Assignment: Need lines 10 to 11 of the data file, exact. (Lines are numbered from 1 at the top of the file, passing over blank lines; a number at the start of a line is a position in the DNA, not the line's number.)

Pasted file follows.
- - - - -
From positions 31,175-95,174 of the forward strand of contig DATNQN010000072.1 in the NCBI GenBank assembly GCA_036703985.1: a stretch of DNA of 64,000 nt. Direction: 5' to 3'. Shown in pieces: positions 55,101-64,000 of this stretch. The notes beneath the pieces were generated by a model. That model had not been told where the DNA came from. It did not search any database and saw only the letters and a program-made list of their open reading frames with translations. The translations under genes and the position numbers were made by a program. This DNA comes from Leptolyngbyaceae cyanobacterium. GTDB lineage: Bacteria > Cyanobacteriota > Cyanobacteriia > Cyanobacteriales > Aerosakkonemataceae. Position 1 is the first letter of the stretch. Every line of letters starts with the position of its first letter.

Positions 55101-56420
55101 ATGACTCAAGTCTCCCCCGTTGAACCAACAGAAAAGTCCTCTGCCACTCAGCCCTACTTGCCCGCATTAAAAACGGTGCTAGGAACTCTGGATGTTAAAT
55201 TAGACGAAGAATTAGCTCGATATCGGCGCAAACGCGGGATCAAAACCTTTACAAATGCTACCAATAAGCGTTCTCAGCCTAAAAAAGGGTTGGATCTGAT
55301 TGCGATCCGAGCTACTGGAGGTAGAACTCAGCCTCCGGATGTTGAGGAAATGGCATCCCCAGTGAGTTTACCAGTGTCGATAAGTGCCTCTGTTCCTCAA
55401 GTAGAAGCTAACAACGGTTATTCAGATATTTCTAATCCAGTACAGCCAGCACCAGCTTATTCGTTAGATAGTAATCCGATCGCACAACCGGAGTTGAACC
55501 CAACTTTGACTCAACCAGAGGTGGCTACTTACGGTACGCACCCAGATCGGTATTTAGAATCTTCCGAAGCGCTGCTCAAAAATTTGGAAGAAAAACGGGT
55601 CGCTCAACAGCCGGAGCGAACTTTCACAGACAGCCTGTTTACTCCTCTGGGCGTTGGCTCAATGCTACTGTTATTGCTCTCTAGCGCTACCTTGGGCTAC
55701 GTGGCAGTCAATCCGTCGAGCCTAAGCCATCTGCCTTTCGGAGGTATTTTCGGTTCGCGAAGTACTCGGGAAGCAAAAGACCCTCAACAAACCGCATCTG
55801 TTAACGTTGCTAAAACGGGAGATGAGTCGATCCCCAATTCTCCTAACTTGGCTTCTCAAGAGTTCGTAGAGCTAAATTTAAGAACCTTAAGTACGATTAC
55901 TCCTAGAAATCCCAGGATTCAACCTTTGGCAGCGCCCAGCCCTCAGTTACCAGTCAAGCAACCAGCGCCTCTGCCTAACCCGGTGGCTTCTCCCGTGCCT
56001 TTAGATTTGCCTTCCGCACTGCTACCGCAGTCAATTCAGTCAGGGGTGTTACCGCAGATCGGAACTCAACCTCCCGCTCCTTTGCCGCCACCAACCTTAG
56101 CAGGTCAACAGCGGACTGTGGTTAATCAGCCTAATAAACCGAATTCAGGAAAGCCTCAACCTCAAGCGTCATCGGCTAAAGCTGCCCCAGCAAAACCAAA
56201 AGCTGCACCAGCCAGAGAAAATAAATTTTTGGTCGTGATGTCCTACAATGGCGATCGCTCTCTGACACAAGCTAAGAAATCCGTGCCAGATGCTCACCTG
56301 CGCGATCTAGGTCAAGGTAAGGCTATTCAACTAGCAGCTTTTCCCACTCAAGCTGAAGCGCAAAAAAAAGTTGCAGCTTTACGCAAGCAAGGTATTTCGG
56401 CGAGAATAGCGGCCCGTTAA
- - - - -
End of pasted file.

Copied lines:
55801 TTAACGTTGCTAAAACGGGAGATGAGTCGATCCCCAATTCTCCTAACTTGGCTTCTCAAGAGTTCGTAGAGCTAAATTTAAGAACCTTAAGTACGATTAC
55901 TCCTAGAAATCCCAGGATTCAACCTTTGGCAGCGCCCAGCCCTCAGTTACCAGTCAAGCAACCAGCGCCTCTGCCTAACCCGGTGGCTTCTCCCGTGCCT